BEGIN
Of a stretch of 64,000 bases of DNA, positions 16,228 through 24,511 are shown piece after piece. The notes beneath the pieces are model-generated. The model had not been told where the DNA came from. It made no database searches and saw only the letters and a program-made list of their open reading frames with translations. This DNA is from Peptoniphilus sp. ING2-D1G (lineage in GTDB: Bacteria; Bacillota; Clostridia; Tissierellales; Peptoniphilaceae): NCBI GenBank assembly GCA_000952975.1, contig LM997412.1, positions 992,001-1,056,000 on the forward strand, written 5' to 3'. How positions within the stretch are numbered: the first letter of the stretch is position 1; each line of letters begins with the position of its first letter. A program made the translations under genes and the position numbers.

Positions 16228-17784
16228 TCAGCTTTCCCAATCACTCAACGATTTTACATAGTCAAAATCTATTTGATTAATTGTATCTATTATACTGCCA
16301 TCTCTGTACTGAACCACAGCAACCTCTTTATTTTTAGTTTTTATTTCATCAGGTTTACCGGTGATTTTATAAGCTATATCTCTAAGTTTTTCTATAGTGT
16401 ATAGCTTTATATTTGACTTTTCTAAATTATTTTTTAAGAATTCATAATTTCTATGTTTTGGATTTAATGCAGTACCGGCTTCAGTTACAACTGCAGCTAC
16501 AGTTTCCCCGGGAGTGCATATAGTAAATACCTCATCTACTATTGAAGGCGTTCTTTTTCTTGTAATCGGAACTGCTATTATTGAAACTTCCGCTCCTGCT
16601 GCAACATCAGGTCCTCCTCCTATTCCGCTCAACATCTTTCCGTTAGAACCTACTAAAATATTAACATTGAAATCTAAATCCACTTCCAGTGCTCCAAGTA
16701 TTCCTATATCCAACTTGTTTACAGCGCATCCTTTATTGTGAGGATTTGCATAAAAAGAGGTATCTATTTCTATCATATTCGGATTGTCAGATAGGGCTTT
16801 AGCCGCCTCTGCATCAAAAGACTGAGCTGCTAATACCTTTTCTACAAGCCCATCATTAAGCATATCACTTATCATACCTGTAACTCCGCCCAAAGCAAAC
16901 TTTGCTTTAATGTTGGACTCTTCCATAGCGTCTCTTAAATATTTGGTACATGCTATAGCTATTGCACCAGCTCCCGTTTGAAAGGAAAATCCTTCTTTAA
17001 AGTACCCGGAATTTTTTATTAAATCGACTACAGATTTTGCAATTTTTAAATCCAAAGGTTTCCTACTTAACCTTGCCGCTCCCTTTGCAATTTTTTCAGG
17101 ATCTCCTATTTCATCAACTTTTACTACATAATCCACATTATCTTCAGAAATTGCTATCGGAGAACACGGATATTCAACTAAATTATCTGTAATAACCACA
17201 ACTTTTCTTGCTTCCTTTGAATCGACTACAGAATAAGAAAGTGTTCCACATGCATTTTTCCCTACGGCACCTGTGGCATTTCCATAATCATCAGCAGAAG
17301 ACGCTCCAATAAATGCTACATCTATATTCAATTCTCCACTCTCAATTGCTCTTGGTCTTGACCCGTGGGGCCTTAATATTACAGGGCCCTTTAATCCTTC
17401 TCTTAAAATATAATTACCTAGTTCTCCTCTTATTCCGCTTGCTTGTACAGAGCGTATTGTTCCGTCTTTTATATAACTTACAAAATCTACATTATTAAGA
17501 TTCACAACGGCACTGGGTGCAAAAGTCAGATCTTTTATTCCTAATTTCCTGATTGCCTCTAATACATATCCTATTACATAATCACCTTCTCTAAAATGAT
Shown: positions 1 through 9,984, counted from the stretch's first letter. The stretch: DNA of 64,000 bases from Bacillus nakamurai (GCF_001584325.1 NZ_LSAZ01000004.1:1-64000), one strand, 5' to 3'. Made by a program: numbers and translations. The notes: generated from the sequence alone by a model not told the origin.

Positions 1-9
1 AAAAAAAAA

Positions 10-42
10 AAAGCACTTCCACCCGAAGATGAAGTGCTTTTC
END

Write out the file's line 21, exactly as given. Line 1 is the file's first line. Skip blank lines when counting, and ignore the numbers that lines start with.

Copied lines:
10 AAAGCACTTCCACCCGAAGATGAAGTGCTTTTC